1. Land survey, planning and preparation (should do it at least 1 year before planting)
1.1 Survey and examine the type of the past natural forest of the selected area before it was transformed into an existing condition and search plant species that are used to be found in the area both in the past and in the present by asking from villagers and observe existing species in the area and nearby.
1.2 Plan the intensive planting by grouping both past and present native species into 4 groups to reduce the competition between the different proportion of trees in each group. The number of proportion comes from the consideration of species’ nature, the importance in ecology, and benefits for wildlife and humans.
Group 1. Top canopy >30 meters high (30-40% of the total area)*
Group 2. Middle canopy 6-30 meters (60-70% of the total area)*
Group 3. Shrubs 0.5-<6 meters (10-30% of the total area)
Group 4. Floor plants and herbaceous (10-30% of the total area)
*Total no. of trees = 100 trees/rai (1 rai = 0.16 hectare)
The appropriate size of reforestation area should be at least 5 rai. If the area is smaller than 5 rai, we calculate the number of trees in each group according to the given ratio. There should be 100 trees per rai, randomized planted 4 x 4 meters scatteredly as follows:
Year 1 Plant Group 1 & 2 those are prepared and ready by spreading Group 1 covering the whole area first and then adding Group 2 in between Group 1 seedlings trying to cover the whole area as well
*Should have at least 60% from both groups ready*
Year 2 Plant the remaining Group 1 & 2 and plant shrubs in available space in all area
Year 3 Plant forest floor species
Year 7-10 Plant climbers
2. DIY seedlings preparation (should do it 1 year before planting)
2.1 Plus tree selection and seed viability testing before collection
2.3 Mycorrhizal fungi inoculation and addition of other local microorganisms
2.4 Seedlings hardening
If you are not comfortable to grow your own seedlings, these are recommendations to look for when you buy good quality seedlings:
1. Size of a container and a seedling should be corresponding, e.g. a 1-year-old Dipterocarpus alatus seedling can be in a 2″ x 7″ container but if the seedling is more than 1 year old, then it should be transferred to a 4″ x 9″ container to prevent a permanent curled root system.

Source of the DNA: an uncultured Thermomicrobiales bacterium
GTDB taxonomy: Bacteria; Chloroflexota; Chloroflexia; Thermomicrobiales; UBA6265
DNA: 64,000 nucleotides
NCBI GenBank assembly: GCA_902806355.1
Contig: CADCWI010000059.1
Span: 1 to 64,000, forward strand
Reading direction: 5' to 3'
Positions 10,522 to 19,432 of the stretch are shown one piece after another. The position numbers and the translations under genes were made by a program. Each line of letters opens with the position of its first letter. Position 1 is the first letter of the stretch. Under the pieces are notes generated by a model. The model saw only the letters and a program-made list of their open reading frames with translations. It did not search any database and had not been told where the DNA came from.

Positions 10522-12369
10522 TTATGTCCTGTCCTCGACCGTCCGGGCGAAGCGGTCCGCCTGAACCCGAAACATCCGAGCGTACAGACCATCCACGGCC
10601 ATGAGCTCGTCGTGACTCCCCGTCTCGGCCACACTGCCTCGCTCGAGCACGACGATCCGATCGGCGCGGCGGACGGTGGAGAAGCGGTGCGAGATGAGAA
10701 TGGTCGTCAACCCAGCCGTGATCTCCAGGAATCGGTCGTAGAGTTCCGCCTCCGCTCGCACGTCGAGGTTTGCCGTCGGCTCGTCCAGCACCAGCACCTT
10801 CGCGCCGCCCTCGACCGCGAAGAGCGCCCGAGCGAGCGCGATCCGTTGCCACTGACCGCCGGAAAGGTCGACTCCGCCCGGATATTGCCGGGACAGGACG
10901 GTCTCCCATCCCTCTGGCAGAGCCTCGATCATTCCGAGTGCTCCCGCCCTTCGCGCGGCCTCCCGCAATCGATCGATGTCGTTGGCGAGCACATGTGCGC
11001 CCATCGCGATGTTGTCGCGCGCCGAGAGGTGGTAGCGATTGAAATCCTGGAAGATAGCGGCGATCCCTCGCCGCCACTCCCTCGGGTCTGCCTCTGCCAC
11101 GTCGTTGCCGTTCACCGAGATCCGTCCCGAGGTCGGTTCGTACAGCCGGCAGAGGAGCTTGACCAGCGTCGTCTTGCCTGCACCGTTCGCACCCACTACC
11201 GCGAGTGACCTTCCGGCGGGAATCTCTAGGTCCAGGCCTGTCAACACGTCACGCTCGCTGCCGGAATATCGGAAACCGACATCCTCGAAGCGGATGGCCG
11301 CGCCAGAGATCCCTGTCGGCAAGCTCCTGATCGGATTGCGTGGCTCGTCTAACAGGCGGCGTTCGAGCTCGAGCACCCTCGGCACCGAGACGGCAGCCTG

2. Root system must not be permanently curled because a permanent curled taproot will not grow even after we transplant it into a field.
3. Stem from a root collar to around 10 cm should turn brown to represent maturity of a seedling enough for transplanting.
4. Stem is straight, not crooked with a good proportion.
5. Leaves will be yellowish green because of hardening; a process which a seedling will be put under a strong sun for hours and restricted for water to prepare it for a challenging condition in a field. So leaves will turn yellow but a seedling is tough and can survive after transplanting.
Same with your grown seedlings, we should follow above recommendations to produce good quality seedlings.
3. Successful Planting
3.1 Dig the hole 5 times bigger than a seedling pot (usually 20 x 20 x 30 cm hole for 10 x 20 cm seedling pot)
3.2 Remove the seedling from the pot or bag. Beware not to break the soil and put the seedling in the middle of the hole at almost the height of the hole. Then fill the hole until it covers the seedling soil.
***If the plot soil condition is not good, mix 1:1 of manure fertilizer and soil in the hole, then place the seedling in the middle and cover the seedling with the mixture and add more soil to fill the hole.
3.3 Water the soil until it is settled (no gap in the hole).
3.4 Place a wooden stick deep in the ground 1-2 cm away from the seedling stem. Divide the seedling height into 3 parts and tie the seedling with a stick at 2 points to prevent its collapse by the wind.
3.5 Cover the soil around the seedling with rice straw, 7-10 cm thick and 50-70 cm radius wide, to prevent weeds growing around the seedling.
3.6 If the land condition is really dry, water the seedling and rice straw again for the last step.
4. Post-planting Tending
To restore forest, we must have an at least 3-year plan for tending or until we are sure that there will be no effect from drought, weeds, wildfire, animals, pests, diseases, and also human action.